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U.K. Prime Minister Theresa May is facing a crunch series of votes this week that will determine the immediate course of Brexit and the U.K.'s relationship with the EU.
On Tuesday, lawmakers will vote for a second time on May's Brexit deal after initially rejecting it in January. If a simple majority of them don't approve the deal, they will then vote on whether they want to leave the 28-member bloc without a deal.
If they vote against a "no-deal" Brexit, they'll then have a vote on whether to extend Article 50 (which sets out the departure process) and delay Britain's departure which is currently set to take place on March 29.
May's deal initially failed to win enough approval in Parliament because of widespread opposition to a key part of the deal known as the "Irish backstop," an insurance policy designed to prevent a hard border between Northern Ireland and the Republic of Ireland if the EU and U.K. fail to strike a trade deal in a 21-month transition period post-Brexit.
Many lawmakers didn't like the fact that Northern Ireland could remain closely-aligned to the EU due to the backstop and that it had an indefinite nature. The U.K. would also need the EU's agreement to leave the backstop.
May and other Brexit officials have returned to Brussels to try to get concessions from EU leaders in the deal to allay the concerns of U.K. lawmakers but they refused, offering only reassurances that the backstop is seen by European officials as a last resort.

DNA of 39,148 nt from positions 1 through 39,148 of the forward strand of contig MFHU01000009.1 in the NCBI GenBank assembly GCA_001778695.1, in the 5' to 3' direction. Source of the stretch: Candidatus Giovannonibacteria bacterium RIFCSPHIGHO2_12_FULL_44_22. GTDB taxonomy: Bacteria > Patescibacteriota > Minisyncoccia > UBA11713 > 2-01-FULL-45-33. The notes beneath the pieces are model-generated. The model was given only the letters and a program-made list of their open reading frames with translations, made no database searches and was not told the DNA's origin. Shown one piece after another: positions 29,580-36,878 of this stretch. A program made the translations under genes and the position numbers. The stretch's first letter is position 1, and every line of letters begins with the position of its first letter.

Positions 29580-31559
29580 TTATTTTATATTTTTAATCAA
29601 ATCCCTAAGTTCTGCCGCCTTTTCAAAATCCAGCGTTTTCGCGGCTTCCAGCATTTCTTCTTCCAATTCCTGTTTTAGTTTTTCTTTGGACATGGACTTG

Now, the Brexit deal is to be put to MPs again on Tuesday March 12, although little appears to have changed.
Here's a selection of expert opinion on whether the Brexit deal will pass muster this time, or whether it will fail, leading to a potential Brexit delay or a "no-deal" scenario.
"We suppose that Parliament's vote on March 12 will be another overwhelming rejecting of the negotiated deal, since the deal will be the same. Some theorize that with a "delayed Brexit" alternative now on the table, hardliners will vote in favor of what they call a "bad deal" rather than see Brexit delayed … We do not think MPs will be swayed by that."
Carl B. Weinberg, chief international economist at High Frequency Economics (Note, March 4).
"We currently don't expect the deal to go through when voted on next week, though it might be a closer outcome than in January. Some pro-Brexit MPs may decide to vote for the deal, but the same prospect of a delay that is leading them to soften their position will be seen as a positive development by some pro-remain members. Also, the fact the EU now knows the consequence of a defeat will be a delay has relieved the pressure on them to make more meaningful concessions on the backstop. A 2-3 month delay is our expectation, at the end of which a harder deadline would give the deal a much better chance of being approved."
John Wraith, the head of U.K. rates strategy and economics at UBS, told CNBC.
"Politically, the risk that the Brexiteers might miss the Brexit train, and the opening up of the political center creates a set of incentives that could well lead to a deal"
Michael O'Sullivan, the managing director of Credit Suisse in the Private Banking & Wealth Management Division (Note March 3).
"We doubt May can achieve victory at this stage … A two-to three-month extension of Article 50 appears likely with May securing passage of the deal by early April,"
Bruce Kasman, managing director and head of economic research at J.P.Morgan (Note, March 2).
"Next week's vote will be on a knife-edge vote — as such, we only put the odds of May's deal going through at 55 percent … If May fails to win (House of Commons) backing this month, a very different deal would likely return in June — such as Common Market 2.0 or a Norway Plus agreement based on membership of the single market and a customs union. The real prospect of that might just tip enough euroskeptics into May's column."
Mujtaba Rahman, managing director of Europe at Eurasia Group (Note, March 4).